Streptomycin was discovered by Albert Schatz, Elizabeth Bugie and Selman Waksman in January of 1944. It was truly remarkable in the breadth of pathogens that it attacked, including Vibrio cholerae (cholera) and Mycobacterium tuberculosis (TB), against both of which penicillin, the only other antibiotic at that time, had no effect. The discovery of streptomycin radically changed public health.
I love a quote by NPR host, Ailsa Chang "That microbe has saved lots of lives, including Senator Bob Dole and Beatles drummer Ringo Starr. Now, it has one more challenge - becoming official state microbe."
I have been thinking about interesting data and facts that send us off in pursuit of more context and knowledge. Motivated by the abundance of non-proprietary data free for us to access in our personal and professional lives--I began teaching and writing about data literacy. Watch this space for a new creative project to help all of us use data more effectively and give voice to stories yet to be heard...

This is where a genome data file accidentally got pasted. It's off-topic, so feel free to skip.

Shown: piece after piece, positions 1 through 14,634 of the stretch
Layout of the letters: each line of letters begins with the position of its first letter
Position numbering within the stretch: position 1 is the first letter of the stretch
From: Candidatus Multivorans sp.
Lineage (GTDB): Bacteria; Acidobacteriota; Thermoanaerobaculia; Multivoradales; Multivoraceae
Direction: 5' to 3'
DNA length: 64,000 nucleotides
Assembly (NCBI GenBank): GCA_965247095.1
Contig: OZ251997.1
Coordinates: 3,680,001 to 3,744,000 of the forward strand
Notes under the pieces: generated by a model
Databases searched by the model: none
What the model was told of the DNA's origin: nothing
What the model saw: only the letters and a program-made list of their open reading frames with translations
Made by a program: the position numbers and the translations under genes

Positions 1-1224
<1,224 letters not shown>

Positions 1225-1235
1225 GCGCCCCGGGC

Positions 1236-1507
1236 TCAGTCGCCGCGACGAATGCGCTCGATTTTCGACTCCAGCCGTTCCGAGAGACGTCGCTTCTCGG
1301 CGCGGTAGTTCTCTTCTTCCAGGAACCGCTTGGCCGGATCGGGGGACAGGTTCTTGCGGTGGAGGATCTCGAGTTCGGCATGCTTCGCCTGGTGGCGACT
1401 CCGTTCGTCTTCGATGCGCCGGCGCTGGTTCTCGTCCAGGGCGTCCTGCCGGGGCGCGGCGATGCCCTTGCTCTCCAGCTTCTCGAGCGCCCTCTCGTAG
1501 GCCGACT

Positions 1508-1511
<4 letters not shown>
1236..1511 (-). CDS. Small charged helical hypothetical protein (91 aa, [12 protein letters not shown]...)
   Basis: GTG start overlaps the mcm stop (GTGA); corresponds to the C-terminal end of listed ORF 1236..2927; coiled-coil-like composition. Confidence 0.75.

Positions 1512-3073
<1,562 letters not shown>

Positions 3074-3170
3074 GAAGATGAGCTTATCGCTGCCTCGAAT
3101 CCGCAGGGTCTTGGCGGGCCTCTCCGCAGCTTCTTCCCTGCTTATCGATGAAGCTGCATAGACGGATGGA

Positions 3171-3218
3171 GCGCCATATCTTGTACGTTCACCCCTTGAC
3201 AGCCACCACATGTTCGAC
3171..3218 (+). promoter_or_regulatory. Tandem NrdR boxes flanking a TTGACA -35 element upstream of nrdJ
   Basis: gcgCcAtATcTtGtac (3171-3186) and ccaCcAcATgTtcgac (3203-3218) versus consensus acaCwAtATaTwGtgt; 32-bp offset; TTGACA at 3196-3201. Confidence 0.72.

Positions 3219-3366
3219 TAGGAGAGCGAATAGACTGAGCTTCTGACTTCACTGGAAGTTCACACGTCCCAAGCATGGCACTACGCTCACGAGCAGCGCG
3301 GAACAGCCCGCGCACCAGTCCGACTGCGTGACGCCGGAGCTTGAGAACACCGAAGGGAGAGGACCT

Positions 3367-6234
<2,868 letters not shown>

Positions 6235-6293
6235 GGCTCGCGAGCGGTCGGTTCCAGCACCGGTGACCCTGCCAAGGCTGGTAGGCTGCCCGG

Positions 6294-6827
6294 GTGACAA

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In a world of "evidence-based" medicine I am a bigger fan of practice-based evidence.
Remember the quote by Upton Sinclair...
“It is difficult to get a man to understand something, when his salary depends upon his not understanding it!”